British power, once colonial, is now cultural, said Tony Hall at his keynote address to the RTS Cambridge Convention.
The BBC Director-General was keen to highlight the impact of the BBC’s extensive services on the wider UK economy, from a 40% increase in sales of Hilary Mantel’s novel Wolf Hall following the transmission of the BBC series, to improving WiFi services in the area around RSPB Minsmere in Suffolk during filming for Springwatch.
In a wide-ranging speech in Cambridge yesterday, Hall also added that BBC Worldwide was ‘indivisible’ from the corporation as a whole, saying that to sell it off would result in a rise of £10 a year in the licence fee, and would ultimately limit how much the BBC could reinvest in new programming.
Hall’s speech followed Sharon White’s first public appearance since taking up the role of Ofcom chief executive six months ago. White impressed the audience with her original take on issues ranging from BBC regulation to diversity.
Having previously worked in the Civil Service and the World Bank, she observed that the media industry was even less diverse, adding that to better reflect society, the media needed to do more work in schools, particularly with girls from primary school level.
Earlier, Discovery boss David Zaslav outlined his firm's commitment to further developing their investment in Europe. In a session chaired by Sir Howard Stringer, the charismatic American explained his thinking behind Olympics rights and his dislike of the idea of 'crazy' bidding wars for other sports liek the Premier League. When asked by journalist Kate Bulkley if he had his eyes on ITV, Zaslav answered that if any UK channel became available he'd 'probably look at it'.
The panel in 'Studios Uncovered', chaired by Patrick Younge, put the spotlight on different studio models of production and debate the pros and cons of each.
Jane Tranter, chair of ‘The Single Voice and the Showrunner’ kicked off her session by picking up on comments the Culture Secretary John Whittingdale made in Wednesday’s key note speech. She was keen to emphasise the importance of BBC News’ move from 9pm to 10pm for drama, remarking that this had allowed quality drama to find a proper slot in the TV schedule.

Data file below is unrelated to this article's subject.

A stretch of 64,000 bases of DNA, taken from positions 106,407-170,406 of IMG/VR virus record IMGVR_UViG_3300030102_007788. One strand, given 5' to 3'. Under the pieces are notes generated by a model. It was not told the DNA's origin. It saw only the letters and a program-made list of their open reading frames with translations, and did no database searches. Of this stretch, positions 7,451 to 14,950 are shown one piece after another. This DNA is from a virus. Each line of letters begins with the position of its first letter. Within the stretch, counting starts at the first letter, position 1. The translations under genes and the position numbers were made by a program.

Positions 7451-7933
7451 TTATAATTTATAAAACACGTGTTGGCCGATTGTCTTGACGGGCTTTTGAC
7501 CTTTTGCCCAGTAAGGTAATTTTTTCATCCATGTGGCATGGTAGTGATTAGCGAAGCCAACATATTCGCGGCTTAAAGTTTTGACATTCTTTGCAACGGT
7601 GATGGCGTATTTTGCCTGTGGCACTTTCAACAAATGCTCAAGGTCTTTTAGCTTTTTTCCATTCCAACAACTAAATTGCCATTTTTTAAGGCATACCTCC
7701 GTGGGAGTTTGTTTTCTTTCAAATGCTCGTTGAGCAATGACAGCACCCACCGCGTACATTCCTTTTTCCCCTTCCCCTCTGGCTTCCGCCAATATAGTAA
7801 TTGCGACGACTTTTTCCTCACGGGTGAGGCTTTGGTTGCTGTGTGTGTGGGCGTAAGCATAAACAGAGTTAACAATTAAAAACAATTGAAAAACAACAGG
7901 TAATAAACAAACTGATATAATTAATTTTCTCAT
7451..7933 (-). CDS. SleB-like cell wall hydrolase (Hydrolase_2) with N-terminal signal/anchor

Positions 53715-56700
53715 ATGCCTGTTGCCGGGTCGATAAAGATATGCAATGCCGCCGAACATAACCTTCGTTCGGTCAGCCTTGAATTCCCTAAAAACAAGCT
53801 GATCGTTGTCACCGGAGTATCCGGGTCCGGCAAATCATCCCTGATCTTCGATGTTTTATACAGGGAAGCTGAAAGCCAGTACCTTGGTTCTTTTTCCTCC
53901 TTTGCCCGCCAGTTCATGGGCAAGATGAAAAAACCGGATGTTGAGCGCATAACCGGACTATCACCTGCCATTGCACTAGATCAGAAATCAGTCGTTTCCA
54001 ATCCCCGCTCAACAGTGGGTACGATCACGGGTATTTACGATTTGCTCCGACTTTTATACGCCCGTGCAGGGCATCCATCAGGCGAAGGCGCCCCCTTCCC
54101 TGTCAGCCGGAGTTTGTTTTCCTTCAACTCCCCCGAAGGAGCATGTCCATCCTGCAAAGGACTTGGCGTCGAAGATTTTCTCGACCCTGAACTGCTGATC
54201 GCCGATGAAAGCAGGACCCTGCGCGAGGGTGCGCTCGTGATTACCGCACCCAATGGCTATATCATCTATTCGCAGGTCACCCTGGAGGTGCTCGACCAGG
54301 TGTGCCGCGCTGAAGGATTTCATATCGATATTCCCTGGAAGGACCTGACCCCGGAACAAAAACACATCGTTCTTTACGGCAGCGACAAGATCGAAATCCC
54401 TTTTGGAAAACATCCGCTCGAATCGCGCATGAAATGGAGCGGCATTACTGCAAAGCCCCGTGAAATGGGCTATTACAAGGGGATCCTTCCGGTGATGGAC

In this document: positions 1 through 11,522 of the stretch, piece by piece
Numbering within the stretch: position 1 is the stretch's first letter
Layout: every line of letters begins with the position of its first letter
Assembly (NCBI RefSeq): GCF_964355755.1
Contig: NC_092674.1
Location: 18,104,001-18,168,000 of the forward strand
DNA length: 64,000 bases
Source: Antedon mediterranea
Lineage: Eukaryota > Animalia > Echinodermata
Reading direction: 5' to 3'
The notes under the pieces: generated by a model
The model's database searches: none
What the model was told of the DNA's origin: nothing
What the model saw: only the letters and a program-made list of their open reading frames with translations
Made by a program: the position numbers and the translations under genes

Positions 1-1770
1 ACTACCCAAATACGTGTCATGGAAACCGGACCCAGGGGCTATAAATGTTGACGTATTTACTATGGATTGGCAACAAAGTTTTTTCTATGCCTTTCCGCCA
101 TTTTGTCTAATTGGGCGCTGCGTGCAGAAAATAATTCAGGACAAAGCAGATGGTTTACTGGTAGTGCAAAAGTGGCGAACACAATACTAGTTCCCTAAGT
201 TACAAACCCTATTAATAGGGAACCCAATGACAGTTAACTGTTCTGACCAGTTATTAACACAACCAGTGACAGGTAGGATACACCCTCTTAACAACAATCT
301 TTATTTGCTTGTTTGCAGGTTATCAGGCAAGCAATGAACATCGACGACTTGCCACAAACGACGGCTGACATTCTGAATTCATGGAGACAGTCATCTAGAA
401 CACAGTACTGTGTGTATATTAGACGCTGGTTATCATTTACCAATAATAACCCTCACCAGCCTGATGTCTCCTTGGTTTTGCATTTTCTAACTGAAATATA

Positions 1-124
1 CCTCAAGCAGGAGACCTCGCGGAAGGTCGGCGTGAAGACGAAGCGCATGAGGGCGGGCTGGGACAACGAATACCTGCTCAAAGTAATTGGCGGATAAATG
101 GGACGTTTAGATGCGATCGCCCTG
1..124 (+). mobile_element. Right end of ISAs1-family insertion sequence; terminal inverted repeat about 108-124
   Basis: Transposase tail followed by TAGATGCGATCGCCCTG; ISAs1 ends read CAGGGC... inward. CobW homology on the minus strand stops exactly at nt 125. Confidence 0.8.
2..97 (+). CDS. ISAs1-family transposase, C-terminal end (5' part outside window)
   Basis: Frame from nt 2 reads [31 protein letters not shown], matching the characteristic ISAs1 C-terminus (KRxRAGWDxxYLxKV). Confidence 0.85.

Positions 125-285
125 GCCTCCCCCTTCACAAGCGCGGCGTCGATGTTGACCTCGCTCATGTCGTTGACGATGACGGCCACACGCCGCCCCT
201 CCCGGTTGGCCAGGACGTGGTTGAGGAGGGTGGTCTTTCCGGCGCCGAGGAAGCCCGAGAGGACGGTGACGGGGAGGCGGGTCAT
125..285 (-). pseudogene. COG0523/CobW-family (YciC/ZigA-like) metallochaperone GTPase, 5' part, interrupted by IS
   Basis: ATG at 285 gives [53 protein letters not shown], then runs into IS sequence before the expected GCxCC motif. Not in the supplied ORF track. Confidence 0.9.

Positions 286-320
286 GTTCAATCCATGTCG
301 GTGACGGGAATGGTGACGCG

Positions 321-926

In a debate that discussed the relative merits and failures of America’s showrunner approach to programme making, versus the British single writer, Tahsin Guner said that there needed to be more dialogue between the director and writer before shooting began, saying that late script changes often left writers feeling like everything they wrote was a ‘first draft.’
Creator of Emmy-nominated The Honourable Woman Hugo Blick said that having a compartmentalised personality was key to being a successful showrunner, while cautioning that it was not his role to micromanage.
AMC Networks President and Chief Executive Josh Sapan told BBC Worldwide Chief Executive Tim Davie that the BBC’s approach of commissioning high quality content had been an inspiration when developing AMC hits such as Mad Men and Breaking Bad.
Davie observed that Sapan must be “either the luckiest TV executive in the world, or the best,” while Sapan added that once a show like Mad Men is parodied on Saturday Night Live, it’s clear you have a success on your hands.
IP and distribution was the driving factors in the first session of the day: Working for the Yankee Dollar? Consolidation and Creativity.
Channel 4’s David Abraham and Endemol Shine Group’s Tim Hincks agreed to disagree about the benefits of a company such as 'Shendemol' at a local level.
Hincks argued that his company invested locally in regions including the UK, Italy and the Netherlands, but Abraham was quick to point out that the IP for shows produced in those countries is held in New York.
The RTS Cambridge Convention concludes today with discussions about coverage of the 2015 General Election, the Digital Single Market and the rise of smartphones.